Even after this, even after running into the NFL record books, even after seven Sundays of 100 yards, DeMarco Murray humbly acted as if he has miles to go before he sleeps.
Before Sunday, no running back had ever rushed for 100 or more yards at the start of an NFL season more times (six) than the immortal Jim Brown did in 1958.
But Murray’s 128-yard afternoon, as the Dallas Cowboys wore down the New York Giants 31-21 Sunday, was his seventh.
The achievement personifies the Cowboys’ 6-1 turnaround. His running has shaped their personality. It’s given wings — and legs — to what was supposed to be a flighty, injury-plagued offense.
On his record-setting day, however, Murray refused to embrace the congratulations.
“It’s hard for me to accept this individually,” he said. “I definitely wish those guys were here, because they’re a huge part of this — the tight ends, the receivers, the entire coaching staff.
“I’m blessed to be mentioned in that [record], but there’s a lot of work that needs to be done.”
In the ’70s and ’80s, Tony Dorsett ran like a deer from pursuing defenses. His arrival made the Roger Staubach-era Cowboys complete.
In the ’90s, Emmitt Smith was the bell cow of the Cowboys’ Super Bowl teams. His rushing totals endure.
DeMarco Murray? That’s a tough one.
In his three previous years in the NFL, he’s yet to remain healthy for a complete season. His highest totals — 217 carries, 1,121 yards — came in 2013.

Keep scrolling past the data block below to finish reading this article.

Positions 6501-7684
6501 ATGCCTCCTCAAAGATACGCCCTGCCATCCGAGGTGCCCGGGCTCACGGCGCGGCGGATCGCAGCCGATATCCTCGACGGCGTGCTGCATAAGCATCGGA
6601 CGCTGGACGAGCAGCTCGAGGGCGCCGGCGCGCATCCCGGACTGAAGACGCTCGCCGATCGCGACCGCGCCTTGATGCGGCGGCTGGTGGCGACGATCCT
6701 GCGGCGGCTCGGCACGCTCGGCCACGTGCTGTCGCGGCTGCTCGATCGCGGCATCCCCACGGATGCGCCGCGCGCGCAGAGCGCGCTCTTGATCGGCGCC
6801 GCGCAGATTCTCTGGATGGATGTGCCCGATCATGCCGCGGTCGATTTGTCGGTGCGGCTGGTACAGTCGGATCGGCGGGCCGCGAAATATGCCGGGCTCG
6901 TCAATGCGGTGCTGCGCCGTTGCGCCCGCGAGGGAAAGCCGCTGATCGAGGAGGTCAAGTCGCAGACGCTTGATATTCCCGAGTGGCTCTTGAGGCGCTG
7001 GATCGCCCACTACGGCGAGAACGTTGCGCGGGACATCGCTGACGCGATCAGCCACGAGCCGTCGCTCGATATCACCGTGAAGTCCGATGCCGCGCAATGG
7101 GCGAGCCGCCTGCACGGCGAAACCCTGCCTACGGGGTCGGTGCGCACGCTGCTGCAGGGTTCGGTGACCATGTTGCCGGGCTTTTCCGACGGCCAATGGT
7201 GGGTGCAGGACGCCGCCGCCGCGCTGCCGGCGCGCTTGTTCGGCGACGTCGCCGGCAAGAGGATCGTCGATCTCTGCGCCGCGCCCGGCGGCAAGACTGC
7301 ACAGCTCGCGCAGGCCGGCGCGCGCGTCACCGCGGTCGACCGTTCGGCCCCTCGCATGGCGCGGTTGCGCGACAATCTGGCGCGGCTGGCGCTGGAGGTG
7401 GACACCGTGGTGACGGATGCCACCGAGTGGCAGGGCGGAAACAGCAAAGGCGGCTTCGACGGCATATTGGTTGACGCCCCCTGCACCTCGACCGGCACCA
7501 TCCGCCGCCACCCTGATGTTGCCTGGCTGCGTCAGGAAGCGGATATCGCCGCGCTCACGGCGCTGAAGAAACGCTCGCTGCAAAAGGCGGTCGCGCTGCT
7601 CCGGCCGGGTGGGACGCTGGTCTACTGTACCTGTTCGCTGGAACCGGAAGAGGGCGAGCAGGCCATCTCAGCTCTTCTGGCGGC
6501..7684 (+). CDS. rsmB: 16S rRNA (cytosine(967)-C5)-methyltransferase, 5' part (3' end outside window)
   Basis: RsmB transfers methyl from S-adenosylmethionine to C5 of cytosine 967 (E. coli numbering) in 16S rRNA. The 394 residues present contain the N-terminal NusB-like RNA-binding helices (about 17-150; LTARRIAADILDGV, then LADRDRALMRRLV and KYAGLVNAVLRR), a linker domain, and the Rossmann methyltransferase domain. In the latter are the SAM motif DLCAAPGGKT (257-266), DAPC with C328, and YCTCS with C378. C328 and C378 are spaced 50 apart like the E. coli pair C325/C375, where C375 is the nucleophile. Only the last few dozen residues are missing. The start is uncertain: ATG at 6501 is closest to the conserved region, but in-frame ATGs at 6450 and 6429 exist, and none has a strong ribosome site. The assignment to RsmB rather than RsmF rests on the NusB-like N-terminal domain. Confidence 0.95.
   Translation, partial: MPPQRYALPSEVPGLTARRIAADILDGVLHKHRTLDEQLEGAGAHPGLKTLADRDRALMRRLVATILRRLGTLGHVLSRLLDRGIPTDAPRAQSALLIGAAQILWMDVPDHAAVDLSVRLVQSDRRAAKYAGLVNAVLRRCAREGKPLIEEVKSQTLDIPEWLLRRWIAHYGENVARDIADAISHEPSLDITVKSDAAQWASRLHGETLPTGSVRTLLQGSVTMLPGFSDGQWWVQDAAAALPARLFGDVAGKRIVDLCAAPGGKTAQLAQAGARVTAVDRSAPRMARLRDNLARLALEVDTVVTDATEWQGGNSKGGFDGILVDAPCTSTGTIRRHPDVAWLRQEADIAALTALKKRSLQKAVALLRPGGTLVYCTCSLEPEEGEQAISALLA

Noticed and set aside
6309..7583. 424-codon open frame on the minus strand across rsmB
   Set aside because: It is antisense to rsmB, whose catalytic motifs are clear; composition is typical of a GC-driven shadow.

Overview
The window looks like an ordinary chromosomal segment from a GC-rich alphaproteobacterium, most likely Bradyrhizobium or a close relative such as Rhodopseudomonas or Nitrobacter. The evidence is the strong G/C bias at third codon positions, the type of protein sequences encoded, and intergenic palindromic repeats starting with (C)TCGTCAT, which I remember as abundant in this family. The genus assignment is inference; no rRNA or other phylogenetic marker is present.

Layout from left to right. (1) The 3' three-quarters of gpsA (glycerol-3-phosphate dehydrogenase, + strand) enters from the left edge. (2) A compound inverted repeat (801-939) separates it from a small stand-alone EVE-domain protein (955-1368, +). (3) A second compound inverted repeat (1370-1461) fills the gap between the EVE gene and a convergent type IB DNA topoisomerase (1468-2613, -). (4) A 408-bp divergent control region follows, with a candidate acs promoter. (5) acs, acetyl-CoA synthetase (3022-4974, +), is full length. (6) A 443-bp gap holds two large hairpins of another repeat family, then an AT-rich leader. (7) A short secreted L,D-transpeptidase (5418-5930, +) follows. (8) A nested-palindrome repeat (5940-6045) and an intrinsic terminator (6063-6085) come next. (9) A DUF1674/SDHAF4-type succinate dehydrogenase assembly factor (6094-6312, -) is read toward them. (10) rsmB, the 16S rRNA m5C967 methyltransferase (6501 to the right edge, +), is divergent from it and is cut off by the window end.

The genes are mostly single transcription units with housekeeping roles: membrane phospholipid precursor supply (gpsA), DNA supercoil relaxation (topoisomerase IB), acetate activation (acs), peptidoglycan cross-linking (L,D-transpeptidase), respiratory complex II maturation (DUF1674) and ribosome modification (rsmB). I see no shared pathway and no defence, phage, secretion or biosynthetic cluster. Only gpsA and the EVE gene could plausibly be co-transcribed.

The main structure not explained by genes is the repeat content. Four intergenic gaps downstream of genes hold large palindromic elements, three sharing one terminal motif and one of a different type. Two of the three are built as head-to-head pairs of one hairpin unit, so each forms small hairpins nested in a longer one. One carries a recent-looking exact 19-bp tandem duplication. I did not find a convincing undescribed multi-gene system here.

At his current pace, however, Murray may surpass those by the end of this month.
Quarterback Tony Romo, recovered from back surgery, has provided a veteran’s hand and touch in the first half of the season. Receiver Dez Bryant has supplied the electricity.
But it’s Murray who has been the shaping force.
“Bell cow, or whatever you want to call him, we’re going to hand him the ball,” coach Jason Garrett said.
When asked, though, about his role in defining the Cowboys’ new identity, Murray shook his head.
“We’re still trying to create our identity,” he said. “There’s a lot of work that needs to be done. But we’ll continue to grind and try to make as much progress as we can.”
Clearly, Murray’s effectiveness this season has made the first two months easier for Romo. Options now abound, and if defenses focus on Bryant or tight end Jason Witten, Murray bursts through the line to keep them honest.
Murray, however, says it’s all about Romo’s options.
“I think coach [Scott] Linehan is doing a good job giving us the chance to make plays, whether it’s running or passing,” the Oklahoma product said. “I’ve got to give coach Scott a great hand. He’s giving us the opportunity to make plays.”
The Giants, indeed, lavished Murray with appropriate attention. But Bryant responded with nine catches for 151 yards, and backup tight end Gavin Escobar contributed two touchdown receptions.
“I think it’s hard to key on one guy in this offense,” Murray said. “You’ve got 88 [Bryant], 82 [ Witten], 83 [Terrance Williams], and obviously you’ve got Romo, [Cole] Beasley, all those guys.
“Like I said, Scott has been putting us in great position to spread us out and get the ball to different guys, so they can’t just key on one guy.”
As long as Murray continues this pace, more and more will be made of the new “Triplets” — Romo, Bryant and the running back.
You might, for now, want to tap the brakes on that one. The original Triplets won three Super Bowls. Romo has won only one playoff game.
But in this brow-raising season, the groundwork so far is being laid, one 100-yard rushing game by Murray at a time.
For the record, yes, he knows all about the great Jim Brown.
“He’s probably one of greatest running backs ever to play this game,” Murray said. “I have a lot of respect for what he’s done. In no way am I trying to say I’m at his level by any means.
“I’ve got a lot of respect for him. He’s a great guy. He’s a great activist in the community. Just a great player and a great person. But I’m not in that category at all.”
For now, it’s all about the options. The surprising 6-1 Cowboys have had none better.